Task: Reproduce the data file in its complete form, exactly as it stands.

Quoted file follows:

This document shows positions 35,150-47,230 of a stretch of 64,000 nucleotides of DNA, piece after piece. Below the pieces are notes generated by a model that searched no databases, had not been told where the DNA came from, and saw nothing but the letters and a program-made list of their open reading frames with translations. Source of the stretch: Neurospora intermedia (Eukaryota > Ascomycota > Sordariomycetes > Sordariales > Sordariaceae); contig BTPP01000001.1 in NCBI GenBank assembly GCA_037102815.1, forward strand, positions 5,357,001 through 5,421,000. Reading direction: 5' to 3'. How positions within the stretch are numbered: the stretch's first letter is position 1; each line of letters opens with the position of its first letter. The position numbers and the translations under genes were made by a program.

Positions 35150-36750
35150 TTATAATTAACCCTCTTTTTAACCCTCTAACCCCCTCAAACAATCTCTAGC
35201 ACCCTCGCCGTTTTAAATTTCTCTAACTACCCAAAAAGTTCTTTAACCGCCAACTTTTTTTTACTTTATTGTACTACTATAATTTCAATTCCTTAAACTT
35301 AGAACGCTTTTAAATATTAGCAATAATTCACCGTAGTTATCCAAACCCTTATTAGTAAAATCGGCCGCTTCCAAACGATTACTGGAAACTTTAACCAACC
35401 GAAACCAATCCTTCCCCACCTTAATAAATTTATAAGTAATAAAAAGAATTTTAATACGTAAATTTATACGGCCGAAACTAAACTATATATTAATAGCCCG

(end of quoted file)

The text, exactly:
This document shows positions 35,150-47,230 of a stretch of 64,000 nucleotides of DNA, piece after piece. Below the pieces are notes generated by a model that searched no databases, had not been told where the DNA came from, and saw nothing but the letters and a program-made list of their open reading frames with translations. Source of the stretch: Neurospora intermedia (Eukaryota > Ascomycota > Sordariomycetes > Sordariales > Sordariaceae); contig BTPP01000001.1 in NCBI GenBank assembly GCA_037102815.1, forward strand, positions 5,357,001 through 5,421,000. Reading direction: 5' to 3'. How positions within the stretch are numbered: the stretch's first letter is position 1; each line of letters opens with the position of its first letter. The position numbers and the translations under genes were made by a program.

Positions 35150-36750
35150 TTATAATTAACCCTCTTTTTAACCCTCTAACCCCCTCAAACAATCTCTAGC
35201 ACCCTCGCCGTTTTAAATTTCTCTAACTACCCAAAAAGTTCTTTAACCGCCAACTTTTTTTTACTTTATTGTACTACTATAATTTCAATTCCTTAAACTT
35301 AGAACGCTTTTAAATATTAGCAATAATTCACCGTAGTTATCCAAACCCTTATTAGTAAAATCGGCCGCTTCCAAACGATTACTGGAAACTTTAACCAACC
35401 GAAACCAATCCTTCCCCACCTTAATAAATTTATAAGTAATAAAAAGAATTTTAATACGTAAATTTATACGGCCGAAACTAAACTATATATTAATAGCCCG